Another recent example is COVID-19 vaccination scheduling. For many, navigating the complex vaccine recommendations given their age, vaccination status, and health status was difficult. Finding a location with vaccines early in the vaccination roll-out could have been difficult. For insurers with the right data, helping members navigate the vaccination process would have not only helped improve member engagement but also potentially reduced the number of insureds seeking COVID-19 treatment, saving money in the process.
From a technology perspective, this member-centric approach is available through vendors like Accolade and Castlight Health. Additionally, several new venture-backed insurers have built their own internal systems to be more member-centric. One of them, Oscar, has also attempted to sell their technology to other insurers, with Cigna being among the first purchasers.
Skate to Where the Puck Is Going, Not Where It Is.
Vision is an underrated attribute of successful athletes. As Wayne Gretsky once said, you need to skate to where the puck is going, not where it is. By the time you get to where it is, it’ll be elsewhere. You’re chasing, not anticipating.
Likewise, a good health insurance member experience anticipates member needs rather than reacting to members. There are many ways to anticipate a member’s needs, and most of them require data-based solutions.
For example, some insurers have begun to offer wearables in an attempt to motivate members to achieve healthy lifestyle goals or to monitor patients with chronic conditions. Insurers can then use AI to identify when an intervention may be required and suggest a telehealth visit or alert the member’s primary care physician.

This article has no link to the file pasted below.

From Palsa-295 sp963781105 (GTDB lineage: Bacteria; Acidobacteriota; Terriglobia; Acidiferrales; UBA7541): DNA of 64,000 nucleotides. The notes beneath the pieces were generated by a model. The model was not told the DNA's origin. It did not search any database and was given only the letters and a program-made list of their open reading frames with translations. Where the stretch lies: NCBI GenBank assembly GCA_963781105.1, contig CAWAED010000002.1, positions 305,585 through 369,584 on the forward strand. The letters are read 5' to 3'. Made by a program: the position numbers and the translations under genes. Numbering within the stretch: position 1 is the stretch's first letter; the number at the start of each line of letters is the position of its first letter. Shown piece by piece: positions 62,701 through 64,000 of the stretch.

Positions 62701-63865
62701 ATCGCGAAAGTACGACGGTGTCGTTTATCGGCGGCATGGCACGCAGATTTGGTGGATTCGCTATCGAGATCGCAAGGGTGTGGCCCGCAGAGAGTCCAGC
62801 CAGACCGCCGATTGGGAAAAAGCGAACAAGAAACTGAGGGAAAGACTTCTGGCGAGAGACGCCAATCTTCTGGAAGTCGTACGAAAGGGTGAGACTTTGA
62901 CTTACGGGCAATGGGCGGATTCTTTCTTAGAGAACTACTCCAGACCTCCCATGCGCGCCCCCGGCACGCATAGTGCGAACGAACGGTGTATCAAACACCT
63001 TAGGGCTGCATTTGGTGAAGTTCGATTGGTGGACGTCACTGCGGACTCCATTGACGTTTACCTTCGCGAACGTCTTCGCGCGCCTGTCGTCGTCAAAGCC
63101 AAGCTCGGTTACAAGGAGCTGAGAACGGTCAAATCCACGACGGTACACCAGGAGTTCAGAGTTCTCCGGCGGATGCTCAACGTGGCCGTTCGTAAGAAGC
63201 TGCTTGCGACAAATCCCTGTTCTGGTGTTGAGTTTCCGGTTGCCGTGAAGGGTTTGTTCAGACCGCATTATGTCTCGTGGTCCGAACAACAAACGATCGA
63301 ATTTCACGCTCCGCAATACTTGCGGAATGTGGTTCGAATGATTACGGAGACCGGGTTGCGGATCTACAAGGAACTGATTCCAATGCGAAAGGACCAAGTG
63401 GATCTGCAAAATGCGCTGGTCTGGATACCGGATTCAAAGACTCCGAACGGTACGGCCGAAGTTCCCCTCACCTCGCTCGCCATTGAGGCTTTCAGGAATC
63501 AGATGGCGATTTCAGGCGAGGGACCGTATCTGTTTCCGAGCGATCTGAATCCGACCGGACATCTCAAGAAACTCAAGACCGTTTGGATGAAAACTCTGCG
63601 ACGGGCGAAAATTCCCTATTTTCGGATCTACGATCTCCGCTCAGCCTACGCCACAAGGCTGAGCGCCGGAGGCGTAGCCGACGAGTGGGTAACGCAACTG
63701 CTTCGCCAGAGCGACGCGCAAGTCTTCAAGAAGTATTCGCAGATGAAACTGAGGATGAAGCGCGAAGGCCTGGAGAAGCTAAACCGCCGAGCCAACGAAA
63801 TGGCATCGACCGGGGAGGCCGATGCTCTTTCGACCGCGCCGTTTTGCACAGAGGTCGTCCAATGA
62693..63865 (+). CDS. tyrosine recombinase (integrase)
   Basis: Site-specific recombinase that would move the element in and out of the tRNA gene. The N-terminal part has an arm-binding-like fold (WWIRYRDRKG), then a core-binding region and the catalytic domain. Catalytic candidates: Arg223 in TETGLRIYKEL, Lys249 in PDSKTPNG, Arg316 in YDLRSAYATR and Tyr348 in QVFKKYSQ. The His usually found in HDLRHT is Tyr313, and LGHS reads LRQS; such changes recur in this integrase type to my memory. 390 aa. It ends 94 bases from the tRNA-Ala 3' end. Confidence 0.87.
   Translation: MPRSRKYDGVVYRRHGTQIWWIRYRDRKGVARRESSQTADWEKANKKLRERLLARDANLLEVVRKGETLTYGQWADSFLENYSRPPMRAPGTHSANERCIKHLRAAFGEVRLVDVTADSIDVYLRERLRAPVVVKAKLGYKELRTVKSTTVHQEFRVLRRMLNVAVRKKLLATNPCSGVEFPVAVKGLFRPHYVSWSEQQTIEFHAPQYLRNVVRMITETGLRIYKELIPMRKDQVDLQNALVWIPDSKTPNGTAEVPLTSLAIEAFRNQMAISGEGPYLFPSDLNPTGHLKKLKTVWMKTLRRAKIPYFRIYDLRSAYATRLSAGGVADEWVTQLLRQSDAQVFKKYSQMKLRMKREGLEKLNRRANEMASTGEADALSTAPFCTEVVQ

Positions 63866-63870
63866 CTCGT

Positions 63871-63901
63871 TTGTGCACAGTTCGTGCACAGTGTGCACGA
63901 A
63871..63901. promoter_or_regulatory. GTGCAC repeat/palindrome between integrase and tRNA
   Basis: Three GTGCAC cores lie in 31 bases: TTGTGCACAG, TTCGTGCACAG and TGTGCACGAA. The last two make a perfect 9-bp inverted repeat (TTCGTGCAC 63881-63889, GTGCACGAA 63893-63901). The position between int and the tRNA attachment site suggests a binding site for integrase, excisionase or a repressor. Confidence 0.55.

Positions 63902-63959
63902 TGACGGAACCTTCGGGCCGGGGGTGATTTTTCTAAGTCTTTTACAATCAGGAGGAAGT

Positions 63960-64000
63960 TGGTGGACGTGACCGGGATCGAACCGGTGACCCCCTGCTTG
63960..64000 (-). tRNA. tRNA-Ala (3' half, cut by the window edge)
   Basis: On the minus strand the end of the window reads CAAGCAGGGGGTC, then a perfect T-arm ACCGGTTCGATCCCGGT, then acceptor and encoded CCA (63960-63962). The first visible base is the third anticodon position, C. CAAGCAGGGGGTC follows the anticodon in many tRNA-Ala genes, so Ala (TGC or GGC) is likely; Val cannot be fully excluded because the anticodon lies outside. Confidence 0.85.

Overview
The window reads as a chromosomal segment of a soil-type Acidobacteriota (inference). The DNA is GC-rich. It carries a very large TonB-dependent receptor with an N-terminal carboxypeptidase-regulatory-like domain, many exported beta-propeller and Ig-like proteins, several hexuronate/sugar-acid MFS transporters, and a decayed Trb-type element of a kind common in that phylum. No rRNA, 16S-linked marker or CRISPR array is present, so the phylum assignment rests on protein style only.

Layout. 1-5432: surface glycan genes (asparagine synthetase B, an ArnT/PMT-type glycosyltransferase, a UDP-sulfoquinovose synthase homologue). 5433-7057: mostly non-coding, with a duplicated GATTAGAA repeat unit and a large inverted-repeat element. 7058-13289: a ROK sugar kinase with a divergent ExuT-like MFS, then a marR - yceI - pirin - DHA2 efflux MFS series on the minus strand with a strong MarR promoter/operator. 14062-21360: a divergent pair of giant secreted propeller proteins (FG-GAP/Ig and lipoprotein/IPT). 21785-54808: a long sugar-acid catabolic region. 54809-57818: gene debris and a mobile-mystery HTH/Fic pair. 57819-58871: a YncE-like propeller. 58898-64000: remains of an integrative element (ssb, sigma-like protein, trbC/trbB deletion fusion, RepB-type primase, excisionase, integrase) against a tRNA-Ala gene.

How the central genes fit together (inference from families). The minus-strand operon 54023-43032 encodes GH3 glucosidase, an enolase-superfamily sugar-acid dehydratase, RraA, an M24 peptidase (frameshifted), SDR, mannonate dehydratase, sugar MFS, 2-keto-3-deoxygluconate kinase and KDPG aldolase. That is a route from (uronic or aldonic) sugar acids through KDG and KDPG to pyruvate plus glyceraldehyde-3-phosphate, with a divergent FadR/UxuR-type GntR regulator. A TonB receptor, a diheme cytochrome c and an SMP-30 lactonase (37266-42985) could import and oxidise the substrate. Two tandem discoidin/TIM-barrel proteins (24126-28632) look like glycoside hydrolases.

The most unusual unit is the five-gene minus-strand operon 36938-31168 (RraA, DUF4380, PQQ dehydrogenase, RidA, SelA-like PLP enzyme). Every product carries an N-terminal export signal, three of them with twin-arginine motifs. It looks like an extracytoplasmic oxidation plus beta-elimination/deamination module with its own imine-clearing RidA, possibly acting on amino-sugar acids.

Instead of reacting when a patient seeks care, a health insurer is more intimately connected to a member’s healthcare needs and outcomes. That proactive outreach can help improve member satisfaction.
Think Apple, Not Dollar General
For many retail businesses, moving from a retail experience to an online experience can be difficult. Compare the experience of buying an Apple product online or in a retail environment to buying something at a dollar store like Dollar General in-store or online. The Apple experience is vastly superior and leads to a better brand and loyal, repeat customers.
Though most insurers don’t have retail establishments, they do have several different channels members leverage for information. Web portals, chat, phone, email, etc. are all channels insurers leverage to engage members. If the experience is significantly different on one of those channels, it can lead to a poor brand experience and potentially disengaged members.
For example, I’ve seen some health insurers that have a great member portal but use an unbranded, third-party health insurance premium billing portal that is difficult to navigate and lacks basic payment options. For a process a member may have to use monthly, it must be simple, yet highly functional.
From a technology perspective, some multi-experience development solutions enable companies to build and customize mobile apps, websites, and web apps while supporting third-party chatbots as well as voice apps for Amazon’s Alexa or the Google Assistant. The software is designed to streamline development across multiple channels while delivering a consistent experience. Some sample vendors include OutSystems, which Humana has leveraged to cut development costs and timelines, Salesforce, which UnitedHealthcare uses to deliver more member-centric care, and SAP’s QualtricsXM.
Certifi’s health insurance premium billing and payment solutions help health insurers improve member satisfaction while reducing administrative costs.